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Petraeus shocked to hear of threatening emails

November 12, 2012 12:00:00 AM PST
Former CIA Director David Petraeus was shocked to hear about the threatening emails allegedly sent by his mistress, according to friends and former staff members.

Earlier this year, Petraeus' family friend Jill Kelley began receiving threatening emails. She alerted authorities, launching an FBI investigation. Authorities were able to trace the messages to biographer Paula Broadwell, and during their investigation, the FBI discovered intimate email exchanges between Broadwell and Petraeus.

Petraeus, 60, says his relationship with Kelley was platonic, but Broadwell, 40, apparently saw her as a romantic rival, sending her messages to stay away from Petraeus.

The retired general was shocked to find out about Broadwell's emails to Kelley, an associate said. Petraeus was not shown the messages.

"We and our family have been friends with Gen. Petraeus and his family for over five years." Kelley said in a statement Sunday. "We respect his and his family's privacy and want the same for us and our three children."

Petraeus, who led U.S. military efforts in Iraq and Afghanistan, resigned Friday, acknowledging his extramarital affair with Broadwell and expressing deep regret.

Members of Congress questioned why the months-long probe was kept quiet for so long, but law enforcement said it was because the FBI considered the affair part of its criminal investigation - not a threshold of intelligence probe. Petraeus himself was never the focus of the investigation, sources say, and there has been no evidence that he broke any law.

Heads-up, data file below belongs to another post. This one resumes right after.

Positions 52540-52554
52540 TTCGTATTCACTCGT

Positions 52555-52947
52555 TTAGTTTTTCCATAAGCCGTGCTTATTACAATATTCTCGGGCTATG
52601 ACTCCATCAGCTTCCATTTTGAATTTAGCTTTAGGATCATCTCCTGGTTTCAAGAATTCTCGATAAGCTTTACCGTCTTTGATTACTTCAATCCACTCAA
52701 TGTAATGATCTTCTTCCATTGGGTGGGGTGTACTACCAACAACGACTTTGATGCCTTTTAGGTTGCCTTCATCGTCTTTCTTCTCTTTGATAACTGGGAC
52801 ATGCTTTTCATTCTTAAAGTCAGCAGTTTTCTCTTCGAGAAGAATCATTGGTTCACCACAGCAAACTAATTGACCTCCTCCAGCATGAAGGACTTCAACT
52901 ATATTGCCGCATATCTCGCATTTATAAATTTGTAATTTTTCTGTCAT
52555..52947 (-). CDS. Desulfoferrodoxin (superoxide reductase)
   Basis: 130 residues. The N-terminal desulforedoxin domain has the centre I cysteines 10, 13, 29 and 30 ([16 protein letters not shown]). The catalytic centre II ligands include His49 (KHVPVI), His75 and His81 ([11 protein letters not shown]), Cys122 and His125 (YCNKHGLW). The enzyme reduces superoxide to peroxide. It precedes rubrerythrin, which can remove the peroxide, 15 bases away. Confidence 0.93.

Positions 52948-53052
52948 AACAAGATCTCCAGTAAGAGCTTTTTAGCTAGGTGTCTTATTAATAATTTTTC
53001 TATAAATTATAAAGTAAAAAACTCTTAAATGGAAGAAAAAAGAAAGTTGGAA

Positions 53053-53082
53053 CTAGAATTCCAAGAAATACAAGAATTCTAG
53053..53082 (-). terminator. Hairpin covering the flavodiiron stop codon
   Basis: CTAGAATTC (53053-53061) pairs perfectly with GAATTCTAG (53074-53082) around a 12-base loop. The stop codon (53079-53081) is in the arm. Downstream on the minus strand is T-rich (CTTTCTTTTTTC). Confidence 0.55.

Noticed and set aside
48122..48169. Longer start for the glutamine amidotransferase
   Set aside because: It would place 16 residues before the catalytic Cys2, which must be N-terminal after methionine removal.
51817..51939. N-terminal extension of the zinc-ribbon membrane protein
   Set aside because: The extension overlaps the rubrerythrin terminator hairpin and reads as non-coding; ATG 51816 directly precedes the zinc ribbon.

FBI agents contacted Petraeus about sensitive, possibly classified, documents related to Afghanistan that were found on Broadwell's computer. But Petraeus assured investigators they did not come from him. The FBI concluded there was no security breach.

House Majority Leader Eric Cantor knew of the affair almost two weeks before Petraeus resigned. According to a senior Cantor aide, the Republican congressman from Virginia found out in a phone conversation with an FBI agent Oct. 27.

Broadwell had co-authored a biography titled "All In: The Education of General David Petraeus," published in January. She had extraordinary access to Petraeus during six trips she took to Afghanistan as his official biographer, which was a plum assignment for a novice writer.

"For him to allow the very first biography to be written about him, to be written by someone who had never written a book before, seemed very odd to me," former Petraeus aide Peter Mansoor told ABC News.

The affair between Petraeus and Broadwell began several months after his retirement from the Army in August 2011, according to retired U.S. Army Col. Steve Boylan, and Petraeus ended it four months ago.

ABC News and The Associated Press contributed to this report.


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